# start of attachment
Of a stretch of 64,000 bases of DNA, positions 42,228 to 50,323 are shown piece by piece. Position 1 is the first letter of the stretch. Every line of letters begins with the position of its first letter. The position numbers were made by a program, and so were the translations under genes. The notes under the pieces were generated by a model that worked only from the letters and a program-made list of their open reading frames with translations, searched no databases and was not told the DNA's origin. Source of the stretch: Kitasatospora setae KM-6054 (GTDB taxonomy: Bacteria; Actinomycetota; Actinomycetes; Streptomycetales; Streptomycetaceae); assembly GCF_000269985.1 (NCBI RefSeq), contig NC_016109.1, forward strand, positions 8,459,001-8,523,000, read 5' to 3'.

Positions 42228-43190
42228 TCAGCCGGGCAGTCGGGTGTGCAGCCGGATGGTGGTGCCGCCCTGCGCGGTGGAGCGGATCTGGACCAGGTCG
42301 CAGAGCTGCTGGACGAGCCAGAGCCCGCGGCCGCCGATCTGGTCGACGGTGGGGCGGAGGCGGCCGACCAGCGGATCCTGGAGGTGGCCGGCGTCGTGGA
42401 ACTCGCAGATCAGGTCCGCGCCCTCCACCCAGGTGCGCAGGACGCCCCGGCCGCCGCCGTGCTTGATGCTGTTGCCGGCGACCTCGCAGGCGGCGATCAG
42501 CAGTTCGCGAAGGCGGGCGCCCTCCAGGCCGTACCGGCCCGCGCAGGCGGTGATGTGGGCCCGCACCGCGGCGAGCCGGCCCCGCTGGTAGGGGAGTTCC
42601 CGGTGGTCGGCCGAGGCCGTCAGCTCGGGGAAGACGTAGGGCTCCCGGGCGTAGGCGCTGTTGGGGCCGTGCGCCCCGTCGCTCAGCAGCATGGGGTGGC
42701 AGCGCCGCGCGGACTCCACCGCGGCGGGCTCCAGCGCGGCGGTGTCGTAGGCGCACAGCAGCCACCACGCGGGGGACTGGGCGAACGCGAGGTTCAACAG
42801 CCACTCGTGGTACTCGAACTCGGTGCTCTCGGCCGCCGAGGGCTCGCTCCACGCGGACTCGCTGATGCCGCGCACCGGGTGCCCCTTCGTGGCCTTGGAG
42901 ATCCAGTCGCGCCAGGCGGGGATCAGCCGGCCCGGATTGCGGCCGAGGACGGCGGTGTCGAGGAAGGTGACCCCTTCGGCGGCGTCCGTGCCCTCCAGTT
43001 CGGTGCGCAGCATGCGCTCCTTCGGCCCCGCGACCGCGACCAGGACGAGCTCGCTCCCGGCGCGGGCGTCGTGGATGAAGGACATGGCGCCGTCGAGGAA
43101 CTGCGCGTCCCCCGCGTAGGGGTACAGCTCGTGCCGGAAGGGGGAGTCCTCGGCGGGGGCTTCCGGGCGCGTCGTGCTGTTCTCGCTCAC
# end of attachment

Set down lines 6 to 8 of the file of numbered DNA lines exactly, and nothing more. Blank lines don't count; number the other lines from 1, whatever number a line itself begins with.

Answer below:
42501 CAGTTCGCGAAGGCGGGCGCCCTCCAGGCCGTACCGGCCCGCGCAGGCGGTGATGTGGGCCCGCACCGCGGCGAGCCGGCCCCGCTGGTAGGGGAGTTCC
42601 CGGTGGTCGGCCGAGGCCGTCAGCTCGGGGAAGACGTAGGGCTCCCGGGCGTAGGCGCTGTTGGGGCCGTGCGCCCCGTCGCTCAGCAGCATGGGGTGGC
42701 AGCGCCGCGCGGACTCCACCGCGGCGGGCTCCAGCGCGGCGGTGTCGTAGGCGCACAGCAGCCACCACGCGGGGGACTGGGCGAACGCGAGGTTCAACAG